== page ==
Google Nexus Devices
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Is bigger really better?
That's the question that immediately comes to mind when you pick up Google's new Nexus 6 -- the company's latest "pure Google" flagship and the first phone to ship with the shiny new Android 5.0 Lollipop software.
The Nexus 6 is a bit different than past Nexus phones in that, well, it's huge. Compared to the Nexus 5 or any other Nexus before it, this thing is a beast.
So is bigger really better? I'm honestly not sure. But it certainly has its benefits. And for some people -- those with extraordinarily spacious pockets, I presume -- it might be just what the doctor ordered.
I'll be living with the Motorola-made Nexus 6 for a while (just as soon as I finish up with its smaller but no less powerful cousin, the also-Moto-made Droid Turbo). The phone doesn't have a firm launch date yet -- Google says it'll become available sometime in November ($649 to $699 unlocked or for a lower up-front price if bought on contract from a carrier) -- so we've got plenty of time to get to know it inside and out.
For now, here are the first things I've noticed as I've started to use the device:
1. The size.
You knew this was coming, right? It may seem obvious, but it's without a doubt the first quality you notice about the Nexus 6. You can't avoid it: At 6.3 x 3.3 x 0.4 in., the gadget looks like more of a small tablet than a large phone.
But big is the new small -- or so they say. Though the Nexus 6 outmeasures the also-plus-sized Galaxy Note 4 -- by about a third of an inch in length and a little less than that in width, thanks to its 5% larger screen -- it's very much in the same general league.
2. The style and design.
Think the Nexus 6 looks familiar? It should: On the outside, at least, it's basically a scaled-up version of the 2014 Moto X -- with a few minor modifications.
The new Nexus maintains the Moto X's overall look and feel, from the gently curved back to the aluminum frame. It even has the trademark Motorola dimple on the back, though a far less prominent one than what's on the 2014 Moto X (it's actually more like the smooth and subtle dimple from last year's Moto X phone). The device comes in soft-touch plastic only, however -- just two color choices, and no leather or wood options.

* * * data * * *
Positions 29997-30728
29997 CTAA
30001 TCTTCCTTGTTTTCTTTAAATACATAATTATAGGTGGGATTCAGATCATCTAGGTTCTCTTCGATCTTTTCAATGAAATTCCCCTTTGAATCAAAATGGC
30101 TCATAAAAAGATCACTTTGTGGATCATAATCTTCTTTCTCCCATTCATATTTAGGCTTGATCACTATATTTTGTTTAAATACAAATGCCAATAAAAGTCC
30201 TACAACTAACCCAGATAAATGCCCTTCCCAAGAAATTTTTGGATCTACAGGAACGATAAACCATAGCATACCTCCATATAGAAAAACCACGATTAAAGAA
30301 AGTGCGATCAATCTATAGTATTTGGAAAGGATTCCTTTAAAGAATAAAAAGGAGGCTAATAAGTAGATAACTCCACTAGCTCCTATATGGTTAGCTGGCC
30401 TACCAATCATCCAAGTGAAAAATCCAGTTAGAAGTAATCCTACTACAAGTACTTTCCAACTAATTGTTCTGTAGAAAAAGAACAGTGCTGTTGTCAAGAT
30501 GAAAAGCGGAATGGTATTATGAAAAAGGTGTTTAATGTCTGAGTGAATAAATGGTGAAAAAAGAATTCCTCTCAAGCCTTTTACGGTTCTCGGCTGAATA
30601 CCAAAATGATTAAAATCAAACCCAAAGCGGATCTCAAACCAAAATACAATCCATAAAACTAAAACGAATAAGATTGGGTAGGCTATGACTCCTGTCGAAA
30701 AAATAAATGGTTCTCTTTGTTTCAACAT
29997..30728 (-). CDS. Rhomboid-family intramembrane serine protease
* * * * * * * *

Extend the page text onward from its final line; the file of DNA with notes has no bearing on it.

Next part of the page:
The super-Nexus is surprisingly comfortable to hold, relative to the plus-sized class; its curved back makes it feel more natural in the hand than the flat and boxy Note 4, though it's certainly not the kind of device you could use single-handedly.
The Nexus 6's size and style may grab you right off the bat, but there's little question the software is the real star of this show. Like the new Nexus 9 tablet, the Nexus 6 runs an unmodified version of Google's soon-to-launch Lollipop-level OS -- Google-charged Android in its purest form, just the way the company designed and envisions it.
As I mused in my first impressions of the Nexus 9, Lollipop is truly a treat. With Google's new Material Design motif in place, the operating system feels fresh, modern, and comfortable -- like a familiar home that's been thoroughly but tastefully renovated.
Basic appearances aside, a series of slick new transitions and animations all throughout the system help make it feel more polished and cohesive than ever. This is a new beginning for Android, no doubt -- and an exciting one, at that.
I'll be taking a much closer look at Lollipop -- including both the user interface and the software's many new features and security enhancements -- in the days ahead. And I'll be living with the Nexus 6 for a while in order to get a complete picture of what it's actually like to use in the real world. From the phone's form to its performance, battery life, and camera, there's a heck of a lot to think about here.
Rest assured: We'll get to all of it in depth and in real-world terms soon. These next couple of weeks are gonna be crazy, compadres. Strap yourselves in and hang on for the ride.
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